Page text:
Monday, Aug. 10, 1998 | 12:51 p.m.
Arizona Diamondbacks pitcher Brian Anderson made headlines recently when he somehow injured his elbow while riding in a taxi.
Las Vegas Stars catcher Creighton Gubanich can relate to Anderson. Gubanich believes he injured his left (non-throwing) elbow during the team's flight home from Albuquerque last week.
"As soon as I got off the plane it was like, 'Ouch!,'' Gubanich said before the Stars' 5-4 win over New Orleans at Cashman Field. "I've got no clue on how it happened. That's the frustrating part."
Gubanich is to have X-rays on the elbow today. The pain kept him not only out of Sunday's lineup, but also from warming up pitchers in the bullpen.
And when Greg LaRocca pinch-hit for starting catcher Jimmy Gonzalez in the ninth inning, it meant Stars manager Jerry Royster was forced to use veteran infielder Archi Cianfrocco as his catcher in the 10th.
"I can't remember the last time I caught in a game," the 31-year-old Cianfrocco said. "I think I have two innings of catching under my belt now. I did it once in spring training a few years ago."
Cianfrocco teamed with reliever Paul Menhart to work a 1-2-3 10th, then singled, stole second and scored the game-winning run on center fielder Chris Prieto's single.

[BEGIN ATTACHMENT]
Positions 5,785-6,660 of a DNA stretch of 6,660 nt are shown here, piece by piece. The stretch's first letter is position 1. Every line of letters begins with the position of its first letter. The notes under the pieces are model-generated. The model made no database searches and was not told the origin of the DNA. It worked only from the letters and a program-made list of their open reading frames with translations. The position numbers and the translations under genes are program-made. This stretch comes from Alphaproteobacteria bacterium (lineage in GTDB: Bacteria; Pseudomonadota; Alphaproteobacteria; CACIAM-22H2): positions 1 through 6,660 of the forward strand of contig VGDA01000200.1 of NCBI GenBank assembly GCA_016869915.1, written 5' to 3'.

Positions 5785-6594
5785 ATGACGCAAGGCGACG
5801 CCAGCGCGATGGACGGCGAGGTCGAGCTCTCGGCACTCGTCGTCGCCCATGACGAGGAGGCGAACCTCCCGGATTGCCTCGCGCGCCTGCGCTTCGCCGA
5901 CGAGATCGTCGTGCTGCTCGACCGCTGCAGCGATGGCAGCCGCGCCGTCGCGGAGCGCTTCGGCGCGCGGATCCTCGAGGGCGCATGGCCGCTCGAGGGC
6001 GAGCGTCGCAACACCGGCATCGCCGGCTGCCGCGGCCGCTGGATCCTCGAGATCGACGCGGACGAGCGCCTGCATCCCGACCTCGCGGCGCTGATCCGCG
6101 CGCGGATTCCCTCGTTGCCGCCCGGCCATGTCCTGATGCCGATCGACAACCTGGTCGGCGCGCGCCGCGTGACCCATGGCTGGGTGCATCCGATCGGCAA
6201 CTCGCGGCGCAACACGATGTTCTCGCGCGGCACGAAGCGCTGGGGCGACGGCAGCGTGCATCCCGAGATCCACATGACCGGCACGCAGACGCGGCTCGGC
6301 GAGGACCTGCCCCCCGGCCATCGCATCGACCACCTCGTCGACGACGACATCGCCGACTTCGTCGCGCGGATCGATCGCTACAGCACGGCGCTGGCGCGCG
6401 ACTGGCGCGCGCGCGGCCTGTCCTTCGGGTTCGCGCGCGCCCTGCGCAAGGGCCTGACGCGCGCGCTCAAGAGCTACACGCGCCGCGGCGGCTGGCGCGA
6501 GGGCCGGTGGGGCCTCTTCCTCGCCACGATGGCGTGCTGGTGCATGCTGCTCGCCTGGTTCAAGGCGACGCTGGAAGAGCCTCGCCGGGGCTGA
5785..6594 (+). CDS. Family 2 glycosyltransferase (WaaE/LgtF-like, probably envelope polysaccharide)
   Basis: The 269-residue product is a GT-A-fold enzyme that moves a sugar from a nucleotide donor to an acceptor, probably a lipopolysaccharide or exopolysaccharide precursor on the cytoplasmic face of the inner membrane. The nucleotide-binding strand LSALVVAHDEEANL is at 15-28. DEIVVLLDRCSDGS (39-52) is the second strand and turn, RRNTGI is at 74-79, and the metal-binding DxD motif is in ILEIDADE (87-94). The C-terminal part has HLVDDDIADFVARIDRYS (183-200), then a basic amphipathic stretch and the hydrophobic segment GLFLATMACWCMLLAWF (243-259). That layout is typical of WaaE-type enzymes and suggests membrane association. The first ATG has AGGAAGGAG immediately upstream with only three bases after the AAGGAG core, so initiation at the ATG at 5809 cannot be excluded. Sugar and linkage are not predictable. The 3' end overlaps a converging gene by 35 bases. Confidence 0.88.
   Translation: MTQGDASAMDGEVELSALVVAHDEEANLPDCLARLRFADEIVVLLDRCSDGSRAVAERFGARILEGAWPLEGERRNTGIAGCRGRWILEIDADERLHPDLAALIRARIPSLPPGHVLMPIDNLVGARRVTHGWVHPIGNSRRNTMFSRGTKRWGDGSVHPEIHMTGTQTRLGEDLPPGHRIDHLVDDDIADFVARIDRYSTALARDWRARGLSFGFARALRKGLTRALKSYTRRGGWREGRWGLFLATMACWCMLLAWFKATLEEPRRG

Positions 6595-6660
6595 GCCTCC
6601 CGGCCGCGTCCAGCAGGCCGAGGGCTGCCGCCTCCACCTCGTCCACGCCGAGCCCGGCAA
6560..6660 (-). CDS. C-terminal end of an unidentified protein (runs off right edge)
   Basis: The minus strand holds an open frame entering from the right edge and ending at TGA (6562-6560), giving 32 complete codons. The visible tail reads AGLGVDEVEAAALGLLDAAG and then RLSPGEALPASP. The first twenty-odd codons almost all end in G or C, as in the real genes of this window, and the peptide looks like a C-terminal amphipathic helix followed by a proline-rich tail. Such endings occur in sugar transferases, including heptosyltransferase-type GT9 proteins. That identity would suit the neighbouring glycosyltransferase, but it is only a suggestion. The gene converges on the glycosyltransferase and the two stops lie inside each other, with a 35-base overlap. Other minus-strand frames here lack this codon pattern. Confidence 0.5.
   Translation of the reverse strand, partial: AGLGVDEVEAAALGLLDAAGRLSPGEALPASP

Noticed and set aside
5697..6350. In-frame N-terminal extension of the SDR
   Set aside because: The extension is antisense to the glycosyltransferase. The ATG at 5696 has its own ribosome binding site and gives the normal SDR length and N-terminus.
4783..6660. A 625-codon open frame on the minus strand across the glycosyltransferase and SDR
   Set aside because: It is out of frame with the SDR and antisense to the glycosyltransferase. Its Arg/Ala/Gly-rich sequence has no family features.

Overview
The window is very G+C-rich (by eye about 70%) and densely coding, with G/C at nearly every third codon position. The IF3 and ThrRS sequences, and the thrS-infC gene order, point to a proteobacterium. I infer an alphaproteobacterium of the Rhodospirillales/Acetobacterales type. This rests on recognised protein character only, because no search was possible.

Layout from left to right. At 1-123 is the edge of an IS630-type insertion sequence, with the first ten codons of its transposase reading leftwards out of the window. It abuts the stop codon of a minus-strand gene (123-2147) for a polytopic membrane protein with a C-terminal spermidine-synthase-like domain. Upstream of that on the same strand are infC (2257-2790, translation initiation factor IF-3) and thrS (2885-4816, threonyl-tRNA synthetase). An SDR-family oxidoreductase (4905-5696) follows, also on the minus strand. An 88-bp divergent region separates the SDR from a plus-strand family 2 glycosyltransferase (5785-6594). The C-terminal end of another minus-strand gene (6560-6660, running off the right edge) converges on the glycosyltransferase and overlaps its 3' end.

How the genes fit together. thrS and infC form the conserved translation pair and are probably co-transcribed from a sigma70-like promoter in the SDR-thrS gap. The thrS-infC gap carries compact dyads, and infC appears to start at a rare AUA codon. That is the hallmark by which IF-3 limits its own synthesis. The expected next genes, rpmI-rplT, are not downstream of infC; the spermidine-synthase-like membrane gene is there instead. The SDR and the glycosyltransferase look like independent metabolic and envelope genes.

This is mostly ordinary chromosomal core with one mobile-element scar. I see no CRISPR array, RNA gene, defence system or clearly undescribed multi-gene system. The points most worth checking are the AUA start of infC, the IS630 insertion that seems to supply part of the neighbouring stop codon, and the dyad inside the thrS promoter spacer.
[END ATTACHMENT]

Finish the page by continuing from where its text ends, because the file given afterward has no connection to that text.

"I felt fine out there," Cianfrocco said. "It was just a matter of getting the signs right so I didn't screw up the pitchers."
Royster is contemplating putting Gubanich on the seven-day disabled list if his sore elbow isn't better after today's off day.
"I can't go too long without a No. 2 catcher," Royster said. "I need another catcher."
Royster was asked if double-A catching star Ben Davis, considered the top position prospect in the Padres' organization and a sure bet Sept. 1 call-up for San Diego, might be headed to Las Vegas.
"I don't know," Royster said.
The timing of the fluke injury couldn't have come at a worse time for the 6-3, 200-pound Gubanich.
After starting the year slowly -- make that very slowly -- with a dismal .159 average in mid-May, Gubanich almost has doubled his average to .294 with 11 homers and 45 RBIs.
He was especially torrid in July and early August, batting .416 with seven home runs and 28 RBIs over one 28-game stretch that saw his batting average soar 90 points.
"That's what we got him for," Royster said. "He's a good offensive catcher."
Gubanich hit a combined .310 with 15 homers and 57 RBIs with three different triple-A teams in 1997. He signed with the Padres as a minor league free agent last November.
"Last year I hit .310 and I thought I had it all down," Gubanich said. "Then this year in our second game I went 3-for-3 and I was hitting .500. I thought, 'All right, here we go!' But then it all fell apart."
Gubanich credited some pointers from Stars veterans Eddie Williams and George Arias as well as increased emphasis on soft toss workouts with hitting coach Craig Colbert for turning his batting around.
"I think I was peeking too much instead of keeping my head down and watching where the ball was going," Gubanich said. "Everything was going all right until this injury. ... I went out for batting practice (Saturday night) and I couldn't even swing, it hurt so bad."
Depending on today's X-rays and another day of rest, that could change.
"He's doing much better today," Stars trainer George Poulis said. "He should be fine."
"Hopefully everything will turn out all right," Gubanich said. "It's frustrating not being able to go out and play and help the team."